What is the Portuguese Man of War and why is it invading Terengganu?

The Department of Fisheries (DOF) of Malaysia has issued a warning that a dangerous species of jellyfish has been seen in the waters of Terengganu: Physalia physalis. If you’re having trouble remembering that—just like everyone else, I’d assume—the species is commonly known as the Portuguese Man of War Jellyfish. Sightings have been reported at Pantai Pulau Kekabu in Marang, Pantai Rhu Sepuluh and Pantai Bari in Setiu, and visitors have been warned to avoid the aforementioned areas.

The Portuguese Man of War has a poisonous sting, which can be fatal, with thousands of “nematocysts” on its tentacles which will cause a severe amount of pain to its victims. This is exacerbated by the fact that there is no antidote available for the Portuguese Man of War’s poison, and medical professionals can simply prescribe pain-killers to treat the symptoms. That said, human fatalities are rare, according to National Geographic.

Generally found in the Pacific Ocean, the Portuguese Man of War is a species of jellyfish has also been spotted in the waters of Thailand, Kuantan, Pulau Tioman, and Sabah in recent times. This, according to the Fisheries Department, is due to the heavy currents of the monsoon season on the east coast. That said, another interesting piece of trivia is that the man-of-war isn’t even technically a jellyfish—instead, it’s a siphonophore, which is an animal made up of a multiple organisms working together.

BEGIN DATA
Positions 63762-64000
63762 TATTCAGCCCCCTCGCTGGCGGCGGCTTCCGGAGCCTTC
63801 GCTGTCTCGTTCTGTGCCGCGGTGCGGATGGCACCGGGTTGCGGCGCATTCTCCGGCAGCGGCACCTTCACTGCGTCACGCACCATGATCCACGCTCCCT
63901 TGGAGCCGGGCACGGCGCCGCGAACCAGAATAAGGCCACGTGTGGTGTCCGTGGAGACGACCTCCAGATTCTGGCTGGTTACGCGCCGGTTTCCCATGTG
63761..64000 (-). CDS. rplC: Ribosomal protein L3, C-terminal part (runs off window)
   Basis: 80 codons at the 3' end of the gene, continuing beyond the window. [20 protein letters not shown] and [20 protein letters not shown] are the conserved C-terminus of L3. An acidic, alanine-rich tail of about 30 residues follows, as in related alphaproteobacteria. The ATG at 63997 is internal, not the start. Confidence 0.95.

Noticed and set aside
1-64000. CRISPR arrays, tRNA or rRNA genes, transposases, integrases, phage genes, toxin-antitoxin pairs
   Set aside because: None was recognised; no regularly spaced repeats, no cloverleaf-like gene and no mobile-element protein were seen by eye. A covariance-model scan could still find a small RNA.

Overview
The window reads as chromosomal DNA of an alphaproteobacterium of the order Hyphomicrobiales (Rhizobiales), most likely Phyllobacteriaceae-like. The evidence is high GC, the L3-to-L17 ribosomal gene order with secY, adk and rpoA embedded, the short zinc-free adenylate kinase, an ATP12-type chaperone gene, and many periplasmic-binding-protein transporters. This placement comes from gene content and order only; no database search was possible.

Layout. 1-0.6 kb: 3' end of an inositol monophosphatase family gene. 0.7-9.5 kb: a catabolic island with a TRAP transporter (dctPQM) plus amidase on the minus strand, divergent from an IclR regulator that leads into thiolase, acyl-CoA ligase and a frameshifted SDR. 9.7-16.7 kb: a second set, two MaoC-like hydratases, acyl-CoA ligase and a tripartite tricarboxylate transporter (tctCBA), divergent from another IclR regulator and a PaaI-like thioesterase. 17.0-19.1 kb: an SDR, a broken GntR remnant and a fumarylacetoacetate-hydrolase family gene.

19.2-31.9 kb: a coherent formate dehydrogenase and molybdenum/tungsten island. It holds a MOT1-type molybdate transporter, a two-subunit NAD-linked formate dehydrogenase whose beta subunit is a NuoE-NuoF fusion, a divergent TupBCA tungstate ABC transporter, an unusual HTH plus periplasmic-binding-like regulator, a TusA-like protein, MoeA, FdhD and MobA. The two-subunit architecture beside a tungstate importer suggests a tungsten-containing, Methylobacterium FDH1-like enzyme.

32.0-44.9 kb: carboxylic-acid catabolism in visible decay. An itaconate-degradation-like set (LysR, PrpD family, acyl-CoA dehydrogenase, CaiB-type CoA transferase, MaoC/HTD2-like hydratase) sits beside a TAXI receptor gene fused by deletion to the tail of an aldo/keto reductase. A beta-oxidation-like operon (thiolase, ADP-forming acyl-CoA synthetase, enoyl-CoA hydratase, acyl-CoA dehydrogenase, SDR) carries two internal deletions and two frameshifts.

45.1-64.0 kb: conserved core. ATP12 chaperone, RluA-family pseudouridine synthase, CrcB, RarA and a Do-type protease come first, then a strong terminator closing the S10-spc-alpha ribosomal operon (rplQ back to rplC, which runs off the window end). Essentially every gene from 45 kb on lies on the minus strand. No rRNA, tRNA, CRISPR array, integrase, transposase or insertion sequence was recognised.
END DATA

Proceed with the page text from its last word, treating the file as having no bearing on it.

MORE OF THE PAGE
The Portugese Man of War does not, unlike some other species of jellyfish, have its own means of movement. Instead, its movement is dependent on the currents of the ocean—which might explain the surprise sightings in Terengganu waters.

The DOF warns against entering the waters where this particular species has been sighted, while any sightings in new places should be reported via an SMS hotline—FISHCOM at 03-88805019. Even if the “jellyfish” is dead, individuals are advised not to touch the carcass, with the jellyfish still poisonous in its posthumous state.

And if it isn’t already obvious, the DOF also advises the public not to touch, hold, retrieve, or keep the Portuguese Man of War.